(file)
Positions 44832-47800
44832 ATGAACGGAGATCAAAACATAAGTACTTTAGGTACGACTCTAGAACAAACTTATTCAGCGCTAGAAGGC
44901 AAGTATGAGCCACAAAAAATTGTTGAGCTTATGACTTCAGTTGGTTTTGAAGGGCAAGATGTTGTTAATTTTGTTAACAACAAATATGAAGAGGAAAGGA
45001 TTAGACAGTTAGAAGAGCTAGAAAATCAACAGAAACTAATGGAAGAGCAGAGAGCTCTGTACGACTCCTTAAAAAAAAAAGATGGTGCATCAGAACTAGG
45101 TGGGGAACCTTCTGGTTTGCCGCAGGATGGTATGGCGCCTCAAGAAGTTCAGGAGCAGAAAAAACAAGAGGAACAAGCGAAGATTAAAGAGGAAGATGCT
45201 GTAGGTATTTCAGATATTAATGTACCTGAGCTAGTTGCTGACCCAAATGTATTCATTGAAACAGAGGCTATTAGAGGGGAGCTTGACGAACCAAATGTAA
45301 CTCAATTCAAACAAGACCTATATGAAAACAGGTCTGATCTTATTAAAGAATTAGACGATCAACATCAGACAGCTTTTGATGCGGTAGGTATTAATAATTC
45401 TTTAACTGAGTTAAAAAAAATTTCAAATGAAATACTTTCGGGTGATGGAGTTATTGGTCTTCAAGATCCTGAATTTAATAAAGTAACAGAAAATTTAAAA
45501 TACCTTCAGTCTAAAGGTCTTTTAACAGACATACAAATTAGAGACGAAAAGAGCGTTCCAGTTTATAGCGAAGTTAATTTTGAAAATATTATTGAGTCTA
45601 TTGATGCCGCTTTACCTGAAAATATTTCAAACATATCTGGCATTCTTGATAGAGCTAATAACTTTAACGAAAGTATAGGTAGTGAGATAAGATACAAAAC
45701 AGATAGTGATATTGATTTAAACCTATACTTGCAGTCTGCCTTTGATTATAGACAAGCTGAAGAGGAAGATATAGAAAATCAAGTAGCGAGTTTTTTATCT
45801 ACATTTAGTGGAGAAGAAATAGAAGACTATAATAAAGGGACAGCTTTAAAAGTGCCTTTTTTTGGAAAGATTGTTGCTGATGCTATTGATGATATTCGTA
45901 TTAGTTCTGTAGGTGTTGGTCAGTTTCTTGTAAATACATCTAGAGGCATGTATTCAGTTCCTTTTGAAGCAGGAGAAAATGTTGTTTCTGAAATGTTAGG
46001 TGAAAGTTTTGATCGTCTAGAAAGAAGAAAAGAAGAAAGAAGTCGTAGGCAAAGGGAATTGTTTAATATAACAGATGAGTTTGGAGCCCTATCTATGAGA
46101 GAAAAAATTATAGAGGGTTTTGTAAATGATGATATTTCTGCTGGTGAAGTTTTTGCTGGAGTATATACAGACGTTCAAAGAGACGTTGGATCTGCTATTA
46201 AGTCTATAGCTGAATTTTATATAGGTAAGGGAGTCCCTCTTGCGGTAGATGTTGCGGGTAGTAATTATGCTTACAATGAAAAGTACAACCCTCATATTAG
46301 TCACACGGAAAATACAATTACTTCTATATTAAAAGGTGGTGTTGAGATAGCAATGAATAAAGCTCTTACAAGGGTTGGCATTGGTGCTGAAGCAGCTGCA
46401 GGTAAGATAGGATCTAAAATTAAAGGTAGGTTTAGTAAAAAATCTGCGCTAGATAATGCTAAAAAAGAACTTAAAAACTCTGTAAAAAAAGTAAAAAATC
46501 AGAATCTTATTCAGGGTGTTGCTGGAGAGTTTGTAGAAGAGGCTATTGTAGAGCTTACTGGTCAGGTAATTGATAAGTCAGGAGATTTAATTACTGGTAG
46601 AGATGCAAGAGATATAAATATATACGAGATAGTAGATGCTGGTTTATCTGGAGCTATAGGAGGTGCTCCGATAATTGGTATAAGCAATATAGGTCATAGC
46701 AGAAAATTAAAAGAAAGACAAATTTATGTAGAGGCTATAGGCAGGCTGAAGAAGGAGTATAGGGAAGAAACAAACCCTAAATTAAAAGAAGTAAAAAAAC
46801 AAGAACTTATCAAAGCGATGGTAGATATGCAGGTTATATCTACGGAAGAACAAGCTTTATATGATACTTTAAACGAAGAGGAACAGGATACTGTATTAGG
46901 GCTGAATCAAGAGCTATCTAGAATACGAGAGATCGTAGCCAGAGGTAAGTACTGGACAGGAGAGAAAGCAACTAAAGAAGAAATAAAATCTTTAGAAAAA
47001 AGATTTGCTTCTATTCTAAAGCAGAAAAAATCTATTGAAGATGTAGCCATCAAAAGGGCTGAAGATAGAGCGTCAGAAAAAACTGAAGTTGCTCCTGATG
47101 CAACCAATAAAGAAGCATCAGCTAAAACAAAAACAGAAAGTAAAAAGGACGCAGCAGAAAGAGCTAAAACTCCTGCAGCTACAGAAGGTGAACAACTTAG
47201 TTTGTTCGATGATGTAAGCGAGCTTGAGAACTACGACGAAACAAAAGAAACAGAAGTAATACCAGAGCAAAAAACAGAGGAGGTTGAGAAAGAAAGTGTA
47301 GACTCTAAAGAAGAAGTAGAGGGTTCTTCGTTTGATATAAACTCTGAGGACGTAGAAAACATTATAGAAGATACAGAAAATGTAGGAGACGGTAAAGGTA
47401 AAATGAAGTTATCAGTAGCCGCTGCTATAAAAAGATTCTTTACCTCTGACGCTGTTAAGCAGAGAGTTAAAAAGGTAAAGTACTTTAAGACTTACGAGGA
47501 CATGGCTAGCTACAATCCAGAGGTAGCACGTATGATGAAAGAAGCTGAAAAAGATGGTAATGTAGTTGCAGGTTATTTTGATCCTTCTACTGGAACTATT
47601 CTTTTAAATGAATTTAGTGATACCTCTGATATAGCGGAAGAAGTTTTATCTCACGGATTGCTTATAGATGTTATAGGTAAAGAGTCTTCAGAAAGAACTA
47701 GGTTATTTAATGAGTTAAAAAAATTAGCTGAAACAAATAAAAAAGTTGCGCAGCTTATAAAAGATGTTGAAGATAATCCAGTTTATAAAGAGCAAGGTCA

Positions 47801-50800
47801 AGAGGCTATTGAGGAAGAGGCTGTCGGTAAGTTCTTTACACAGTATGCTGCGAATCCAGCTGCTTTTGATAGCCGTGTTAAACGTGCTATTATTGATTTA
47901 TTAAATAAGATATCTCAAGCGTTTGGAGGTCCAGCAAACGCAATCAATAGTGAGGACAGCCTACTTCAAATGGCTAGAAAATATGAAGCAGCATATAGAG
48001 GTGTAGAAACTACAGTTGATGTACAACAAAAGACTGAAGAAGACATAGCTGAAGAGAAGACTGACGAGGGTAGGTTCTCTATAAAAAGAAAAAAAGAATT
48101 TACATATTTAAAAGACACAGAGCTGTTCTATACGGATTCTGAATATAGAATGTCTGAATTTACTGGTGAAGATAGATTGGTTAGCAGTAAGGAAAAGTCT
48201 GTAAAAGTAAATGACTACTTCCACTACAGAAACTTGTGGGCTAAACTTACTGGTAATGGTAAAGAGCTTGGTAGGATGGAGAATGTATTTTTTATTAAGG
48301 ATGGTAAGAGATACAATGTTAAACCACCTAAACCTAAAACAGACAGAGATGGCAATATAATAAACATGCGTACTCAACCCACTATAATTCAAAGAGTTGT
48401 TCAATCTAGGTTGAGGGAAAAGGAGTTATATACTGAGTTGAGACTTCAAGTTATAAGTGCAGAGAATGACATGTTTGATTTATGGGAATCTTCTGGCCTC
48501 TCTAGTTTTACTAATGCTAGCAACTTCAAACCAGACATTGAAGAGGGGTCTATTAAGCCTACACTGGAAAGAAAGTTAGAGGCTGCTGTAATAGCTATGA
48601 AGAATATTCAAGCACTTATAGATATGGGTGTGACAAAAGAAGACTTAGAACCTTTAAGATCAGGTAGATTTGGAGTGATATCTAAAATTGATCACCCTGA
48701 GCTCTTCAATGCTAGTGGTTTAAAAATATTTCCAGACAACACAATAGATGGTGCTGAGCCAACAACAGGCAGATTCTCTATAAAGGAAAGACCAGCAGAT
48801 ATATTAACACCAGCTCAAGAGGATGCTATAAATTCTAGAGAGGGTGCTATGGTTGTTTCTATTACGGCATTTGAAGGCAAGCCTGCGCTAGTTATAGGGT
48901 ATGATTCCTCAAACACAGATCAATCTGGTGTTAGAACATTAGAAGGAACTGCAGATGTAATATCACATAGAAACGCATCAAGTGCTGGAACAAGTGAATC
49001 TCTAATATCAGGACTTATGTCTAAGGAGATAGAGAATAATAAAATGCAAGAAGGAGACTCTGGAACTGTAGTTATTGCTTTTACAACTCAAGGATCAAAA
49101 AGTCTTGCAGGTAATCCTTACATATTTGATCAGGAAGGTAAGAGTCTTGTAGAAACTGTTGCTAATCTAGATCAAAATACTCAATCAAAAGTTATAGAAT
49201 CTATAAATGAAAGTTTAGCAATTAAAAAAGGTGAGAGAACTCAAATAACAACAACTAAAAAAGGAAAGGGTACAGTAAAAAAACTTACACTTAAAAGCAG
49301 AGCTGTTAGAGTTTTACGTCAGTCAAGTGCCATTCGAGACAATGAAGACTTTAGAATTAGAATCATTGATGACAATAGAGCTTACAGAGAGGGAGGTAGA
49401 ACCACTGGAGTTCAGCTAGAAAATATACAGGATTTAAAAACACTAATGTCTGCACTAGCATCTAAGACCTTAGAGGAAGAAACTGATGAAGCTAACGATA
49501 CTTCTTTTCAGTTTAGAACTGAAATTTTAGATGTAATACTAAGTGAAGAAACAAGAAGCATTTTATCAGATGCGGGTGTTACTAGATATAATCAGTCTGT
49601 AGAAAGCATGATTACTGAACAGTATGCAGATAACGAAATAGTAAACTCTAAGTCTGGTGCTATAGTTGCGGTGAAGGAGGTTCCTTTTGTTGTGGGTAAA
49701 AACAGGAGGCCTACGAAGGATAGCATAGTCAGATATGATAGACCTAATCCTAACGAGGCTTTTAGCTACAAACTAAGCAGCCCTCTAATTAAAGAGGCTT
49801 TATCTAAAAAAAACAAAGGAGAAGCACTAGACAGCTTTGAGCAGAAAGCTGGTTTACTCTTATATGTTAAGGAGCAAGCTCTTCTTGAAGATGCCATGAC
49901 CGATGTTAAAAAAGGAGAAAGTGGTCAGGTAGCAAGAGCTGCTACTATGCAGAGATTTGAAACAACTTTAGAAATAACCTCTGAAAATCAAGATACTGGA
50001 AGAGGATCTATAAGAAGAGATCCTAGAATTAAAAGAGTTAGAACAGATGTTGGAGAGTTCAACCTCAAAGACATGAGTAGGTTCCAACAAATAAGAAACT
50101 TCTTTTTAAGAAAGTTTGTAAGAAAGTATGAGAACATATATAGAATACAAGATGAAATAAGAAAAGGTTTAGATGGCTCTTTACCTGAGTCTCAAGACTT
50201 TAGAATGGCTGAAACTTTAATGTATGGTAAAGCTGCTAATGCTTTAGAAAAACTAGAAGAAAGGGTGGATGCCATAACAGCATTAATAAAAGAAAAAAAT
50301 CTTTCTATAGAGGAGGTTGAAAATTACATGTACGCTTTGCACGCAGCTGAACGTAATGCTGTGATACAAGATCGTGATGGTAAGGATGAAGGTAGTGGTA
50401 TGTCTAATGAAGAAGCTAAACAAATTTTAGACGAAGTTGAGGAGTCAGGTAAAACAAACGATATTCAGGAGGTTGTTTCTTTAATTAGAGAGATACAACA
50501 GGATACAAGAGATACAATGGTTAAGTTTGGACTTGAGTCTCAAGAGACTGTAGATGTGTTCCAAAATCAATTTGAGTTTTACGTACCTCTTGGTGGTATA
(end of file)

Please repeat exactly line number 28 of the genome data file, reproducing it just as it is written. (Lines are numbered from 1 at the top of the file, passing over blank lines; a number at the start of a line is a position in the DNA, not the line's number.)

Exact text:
47401 AAATGAAGTTATCAGTAGCCGCTGCTATAAAAAGATTCTTTACCTCTGACGCTGTTAAGCAGAGAGTTAAAAAGGTAAAGTACTTTAAGACTTACGAGGA